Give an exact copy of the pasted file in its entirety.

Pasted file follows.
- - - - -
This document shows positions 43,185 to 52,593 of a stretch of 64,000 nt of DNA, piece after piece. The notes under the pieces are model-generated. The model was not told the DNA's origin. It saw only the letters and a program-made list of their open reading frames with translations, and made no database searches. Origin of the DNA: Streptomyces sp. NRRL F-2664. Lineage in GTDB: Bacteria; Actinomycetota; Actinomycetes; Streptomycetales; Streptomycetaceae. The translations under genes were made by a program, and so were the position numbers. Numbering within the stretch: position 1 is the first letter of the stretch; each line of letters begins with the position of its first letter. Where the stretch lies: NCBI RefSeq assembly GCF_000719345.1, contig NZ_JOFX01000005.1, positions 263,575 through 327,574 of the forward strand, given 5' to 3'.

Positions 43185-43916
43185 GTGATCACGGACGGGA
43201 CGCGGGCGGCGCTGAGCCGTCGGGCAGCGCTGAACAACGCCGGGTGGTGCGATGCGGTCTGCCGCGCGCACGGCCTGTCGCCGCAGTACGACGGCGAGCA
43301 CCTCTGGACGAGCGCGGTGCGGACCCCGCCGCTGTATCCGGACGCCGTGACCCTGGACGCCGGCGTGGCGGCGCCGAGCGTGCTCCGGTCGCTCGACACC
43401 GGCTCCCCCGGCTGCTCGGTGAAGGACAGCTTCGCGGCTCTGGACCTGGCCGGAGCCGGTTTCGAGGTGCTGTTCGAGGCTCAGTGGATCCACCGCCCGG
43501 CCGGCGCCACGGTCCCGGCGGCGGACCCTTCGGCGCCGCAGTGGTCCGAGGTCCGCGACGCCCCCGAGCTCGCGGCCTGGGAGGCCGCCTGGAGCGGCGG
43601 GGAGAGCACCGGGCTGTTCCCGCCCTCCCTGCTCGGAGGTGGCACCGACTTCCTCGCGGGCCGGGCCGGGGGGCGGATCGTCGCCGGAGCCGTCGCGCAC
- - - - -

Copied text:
This document shows positions 43,185 to 52,593 of a stretch of 64,000 nt of DNA, piece after piece. The notes under the pieces are model-generated. The model was not told the DNA's origin. It saw only the letters and a program-made list of their open reading frames with translations, and made no database searches. Origin of the DNA: Streptomyces sp. NRRL F-2664. Lineage in GTDB: Bacteria; Actinomycetota; Actinomycetes; Streptomycetales; Streptomycetaceae. The translations under genes were made by a program, and so were the position numbers. Numbering within the stretch: position 1 is the first letter of the stretch; each line of letters begins with the position of its first letter. Where the stretch lies: NCBI RefSeq assembly GCF_000719345.1, contig NZ_JOFX01000005.1, positions 263,575 through 327,574 of the forward strand, given 5' to 3'.

Positions 43185-43916
43185 GTGATCACGGACGGGA
43201 CGCGGGCGGCGCTGAGCCGTCGGGCAGCGCTGAACAACGCCGGGTGGTGCGATGCGGTCTGCCGCGCGCACGGCCTGTCGCCGCAGTACGACGGCGAGCA
43301 CCTCTGGACGAGCGCGGTGCGGACCCCGCCGCTGTATCCGGACGCCGTGACCCTGGACGCCGGCGTGGCGGCGCCGAGCGTGCTCCGGTCGCTCGACACC
43401 GGCTCCCCCGGCTGCTCGGTGAAGGACAGCTTCGCGGCTCTGGACCTGGCCGGAGCCGGTTTCGAGGTGCTGTTCGAGGCTCAGTGGATCCACCGCCCGG
43501 CCGGCGCCACGGTCCCGGCGGCGGACCCTTCGGCGCCGCAGTGGTCCGAGGTCCGCGACGCCCCCGAGCTCGCGGCCTGGGAGGCCGCCTGGAGCGGCGG
43601 GGAGAGCACCGGGCTGTTCCCGCCCTCCCTGCTCGGAGGTGGCACCGACTTCCTCGCGGGCCGGGCCGGGGGGCGGATCGTCGCCGGAGCCGTCGCGCAC